Friday, July 6, 2012


In my entry for MARVEL GIRL, I asserted that as originally conceived in 1963, she probably deserved most of the canards hurled at the Invisible Girl and other Silver Age heroines. 

In 1976, having written the new X-MEN feature for under a year, writer Chris Claremont and penciller Dave Cockrum formulated a new direction for the character of Jean Grey, to take shape in X-MEN #101.  Though in an earlier issue the creators had written Jean's character out of the narrative, they brought her back posthaste in time for the return of the supergroup's old foes the Sentinels.  The robotic villains were defeated by the end of issue #100, but the team had to make a speedy exit from a space-station and attempt a landing back on Earth.  Jean-- who had not been noteworthy for a lot of gutsy moments in her earlier appearances-- took the job of piloting the craft back to Earth without any shielding from the cosmic rays surrounding the planet, while the rest of her companions were shielded in another compartment.  When Cyclops objected to Jean's self-sacrifice, he got the sort of treatment usually given to the hysterial film-female by the tough lead male: she knocked him out, albeit with a mental blast.  As seen in the illo above, the superheroes survived the crash, but Jean Grey both died and came back to life as "Phoenix."

Going by the example of the Fantastic Four, one might have expected her to simply become a bigger, badder superhero.  Instead, she became a cosmic force, unable to control her desires to do whatever she pleased, despite the peril to sentient races everywhere in the universe.  Her tragic fate became the series' primary running plotline for the next couple of years, culminating in X-MEN #137, the end of the so-called "Dark Phoenix Saga."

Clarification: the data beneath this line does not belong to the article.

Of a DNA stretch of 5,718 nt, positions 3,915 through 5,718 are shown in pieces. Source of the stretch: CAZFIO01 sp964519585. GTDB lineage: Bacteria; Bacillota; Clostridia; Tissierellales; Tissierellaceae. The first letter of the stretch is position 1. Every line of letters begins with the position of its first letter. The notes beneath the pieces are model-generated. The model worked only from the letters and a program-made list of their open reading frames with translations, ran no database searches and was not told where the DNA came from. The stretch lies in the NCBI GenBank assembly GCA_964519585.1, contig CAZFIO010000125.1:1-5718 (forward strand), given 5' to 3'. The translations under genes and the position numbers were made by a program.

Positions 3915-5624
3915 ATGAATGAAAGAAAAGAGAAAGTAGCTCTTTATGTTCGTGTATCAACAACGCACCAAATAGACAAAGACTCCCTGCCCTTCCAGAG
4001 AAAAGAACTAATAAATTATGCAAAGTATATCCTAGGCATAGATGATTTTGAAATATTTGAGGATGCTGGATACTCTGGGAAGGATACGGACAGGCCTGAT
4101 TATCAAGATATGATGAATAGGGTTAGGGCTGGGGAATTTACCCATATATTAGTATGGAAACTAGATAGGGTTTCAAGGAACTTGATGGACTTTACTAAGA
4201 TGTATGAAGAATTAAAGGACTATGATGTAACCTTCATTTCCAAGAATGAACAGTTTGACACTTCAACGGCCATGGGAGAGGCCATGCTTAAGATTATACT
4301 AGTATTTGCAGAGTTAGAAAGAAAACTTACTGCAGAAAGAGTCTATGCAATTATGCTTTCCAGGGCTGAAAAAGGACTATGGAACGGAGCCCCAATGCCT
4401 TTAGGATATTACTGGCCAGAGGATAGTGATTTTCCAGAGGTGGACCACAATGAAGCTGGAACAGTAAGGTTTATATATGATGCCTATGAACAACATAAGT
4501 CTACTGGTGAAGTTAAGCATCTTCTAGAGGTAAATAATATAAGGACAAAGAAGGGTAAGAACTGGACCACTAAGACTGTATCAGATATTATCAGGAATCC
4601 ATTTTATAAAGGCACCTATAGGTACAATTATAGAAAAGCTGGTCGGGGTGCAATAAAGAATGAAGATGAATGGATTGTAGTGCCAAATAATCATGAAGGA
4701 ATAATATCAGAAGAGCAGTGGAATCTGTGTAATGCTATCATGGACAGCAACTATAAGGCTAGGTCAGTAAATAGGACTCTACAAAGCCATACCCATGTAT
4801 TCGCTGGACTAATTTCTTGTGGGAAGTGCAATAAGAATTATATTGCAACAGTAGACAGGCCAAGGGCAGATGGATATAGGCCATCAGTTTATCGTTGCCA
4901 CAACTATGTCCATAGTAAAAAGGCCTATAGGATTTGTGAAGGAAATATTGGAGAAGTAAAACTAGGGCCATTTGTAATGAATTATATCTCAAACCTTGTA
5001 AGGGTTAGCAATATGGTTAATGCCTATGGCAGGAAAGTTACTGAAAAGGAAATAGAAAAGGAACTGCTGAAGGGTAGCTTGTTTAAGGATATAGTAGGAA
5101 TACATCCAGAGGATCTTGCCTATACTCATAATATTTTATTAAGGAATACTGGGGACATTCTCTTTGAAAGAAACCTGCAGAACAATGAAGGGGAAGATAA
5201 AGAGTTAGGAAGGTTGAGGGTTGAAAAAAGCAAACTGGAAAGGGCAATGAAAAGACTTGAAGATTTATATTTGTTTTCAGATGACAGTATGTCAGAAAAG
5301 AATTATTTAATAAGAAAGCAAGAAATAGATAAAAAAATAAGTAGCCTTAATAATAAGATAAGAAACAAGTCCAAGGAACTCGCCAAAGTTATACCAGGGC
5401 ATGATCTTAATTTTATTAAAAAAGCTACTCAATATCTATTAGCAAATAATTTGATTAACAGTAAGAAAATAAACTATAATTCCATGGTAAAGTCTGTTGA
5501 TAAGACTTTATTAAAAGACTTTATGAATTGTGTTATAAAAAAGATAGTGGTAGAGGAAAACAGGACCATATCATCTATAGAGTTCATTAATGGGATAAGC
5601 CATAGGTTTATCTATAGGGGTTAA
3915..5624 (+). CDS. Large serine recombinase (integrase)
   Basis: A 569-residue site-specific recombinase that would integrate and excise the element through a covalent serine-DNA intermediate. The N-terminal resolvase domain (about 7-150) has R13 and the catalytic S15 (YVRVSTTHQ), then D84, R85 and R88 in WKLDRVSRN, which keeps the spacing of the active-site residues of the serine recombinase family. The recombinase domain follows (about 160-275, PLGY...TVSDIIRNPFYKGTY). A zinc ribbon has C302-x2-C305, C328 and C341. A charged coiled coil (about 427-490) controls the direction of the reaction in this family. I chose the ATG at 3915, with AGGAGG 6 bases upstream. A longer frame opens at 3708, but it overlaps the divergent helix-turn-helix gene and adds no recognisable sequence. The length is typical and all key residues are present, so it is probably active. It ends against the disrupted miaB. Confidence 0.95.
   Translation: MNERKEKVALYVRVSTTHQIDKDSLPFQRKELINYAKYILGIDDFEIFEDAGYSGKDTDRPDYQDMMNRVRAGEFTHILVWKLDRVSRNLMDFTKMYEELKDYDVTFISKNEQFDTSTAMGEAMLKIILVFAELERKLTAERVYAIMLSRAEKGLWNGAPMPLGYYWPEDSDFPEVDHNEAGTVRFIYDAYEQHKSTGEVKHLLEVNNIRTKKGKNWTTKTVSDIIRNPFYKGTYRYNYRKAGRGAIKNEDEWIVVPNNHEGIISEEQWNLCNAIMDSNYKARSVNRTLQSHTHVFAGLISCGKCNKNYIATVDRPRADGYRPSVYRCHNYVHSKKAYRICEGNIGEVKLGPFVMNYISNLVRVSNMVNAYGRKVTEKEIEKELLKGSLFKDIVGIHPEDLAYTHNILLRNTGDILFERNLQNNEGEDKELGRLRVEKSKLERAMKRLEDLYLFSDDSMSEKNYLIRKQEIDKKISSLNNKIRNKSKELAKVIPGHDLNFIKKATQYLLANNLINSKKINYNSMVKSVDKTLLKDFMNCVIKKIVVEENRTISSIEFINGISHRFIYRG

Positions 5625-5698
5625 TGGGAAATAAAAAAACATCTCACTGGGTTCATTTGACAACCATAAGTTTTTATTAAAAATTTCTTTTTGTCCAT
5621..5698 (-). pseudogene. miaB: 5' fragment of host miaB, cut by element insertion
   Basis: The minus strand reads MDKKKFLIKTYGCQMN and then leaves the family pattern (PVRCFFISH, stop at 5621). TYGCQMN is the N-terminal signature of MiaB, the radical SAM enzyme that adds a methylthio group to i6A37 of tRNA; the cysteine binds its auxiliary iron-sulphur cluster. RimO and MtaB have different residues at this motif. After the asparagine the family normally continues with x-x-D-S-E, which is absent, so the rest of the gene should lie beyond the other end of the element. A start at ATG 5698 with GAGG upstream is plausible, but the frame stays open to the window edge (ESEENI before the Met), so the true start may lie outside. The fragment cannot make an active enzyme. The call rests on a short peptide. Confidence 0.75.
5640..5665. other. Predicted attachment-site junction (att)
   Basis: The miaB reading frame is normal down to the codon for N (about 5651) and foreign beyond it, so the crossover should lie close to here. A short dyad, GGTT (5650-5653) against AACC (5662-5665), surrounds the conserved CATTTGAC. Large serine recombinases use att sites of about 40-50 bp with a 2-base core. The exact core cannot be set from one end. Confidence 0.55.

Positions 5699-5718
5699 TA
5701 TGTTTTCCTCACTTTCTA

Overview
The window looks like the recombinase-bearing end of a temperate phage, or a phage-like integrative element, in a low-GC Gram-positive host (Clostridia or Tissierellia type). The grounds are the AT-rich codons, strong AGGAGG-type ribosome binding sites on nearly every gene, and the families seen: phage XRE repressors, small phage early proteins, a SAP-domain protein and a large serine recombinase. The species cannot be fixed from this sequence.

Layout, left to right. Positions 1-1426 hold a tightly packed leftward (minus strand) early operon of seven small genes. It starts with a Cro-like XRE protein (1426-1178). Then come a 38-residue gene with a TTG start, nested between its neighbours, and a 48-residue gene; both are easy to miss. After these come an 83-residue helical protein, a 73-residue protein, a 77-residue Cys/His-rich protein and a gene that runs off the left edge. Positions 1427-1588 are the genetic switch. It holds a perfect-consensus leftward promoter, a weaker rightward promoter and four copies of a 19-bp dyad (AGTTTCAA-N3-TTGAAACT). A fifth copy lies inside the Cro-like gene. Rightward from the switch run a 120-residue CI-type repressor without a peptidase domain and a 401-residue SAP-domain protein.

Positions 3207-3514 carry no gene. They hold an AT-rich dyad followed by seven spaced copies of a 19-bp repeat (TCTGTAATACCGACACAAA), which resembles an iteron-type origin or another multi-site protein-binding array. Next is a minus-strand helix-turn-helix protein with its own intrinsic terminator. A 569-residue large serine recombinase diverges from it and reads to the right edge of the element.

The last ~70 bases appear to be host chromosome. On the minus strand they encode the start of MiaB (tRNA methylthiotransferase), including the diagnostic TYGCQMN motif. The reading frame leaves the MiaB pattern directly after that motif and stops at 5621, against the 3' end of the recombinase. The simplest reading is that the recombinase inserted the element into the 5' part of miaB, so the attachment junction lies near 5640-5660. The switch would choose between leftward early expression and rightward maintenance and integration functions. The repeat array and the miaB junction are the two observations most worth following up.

Death being less than permanent in the Marvel Universe, Jean Grey returned to life later on, and even took on the Phoenix identity in later stories from Grant Morrison, diverging somewhat from official continuity.  That said, in effect the original Phoenix as conceived by Claremont and Cockrum never precisely returned, though by a complicated series of incidents she managed to spawn a daughter in an alternate timeline, also called Phoenix, whose most frequent appearances were in the title EXCALIBUR.

Some critics took it amiss that, after Marvel Girl had been a non-starter for many years, she should have ascended to a godlike level of power, only to be summarily destroyed rather than controlling her power and becoming a regular member of the superhero team.  However, it should be kept in mind that Marvel Comics had been playing with the concept of "divinization" ever since Lee and Kirby had created Galactus, who was a science-fiction version of omnipotence.  Most Marvel characters who didn't begin as gods, but became invested with godlike power at some point, tended to self-destruct in short order, irrespective of their gender.  Phoenix should be probably be seen in this tradition.

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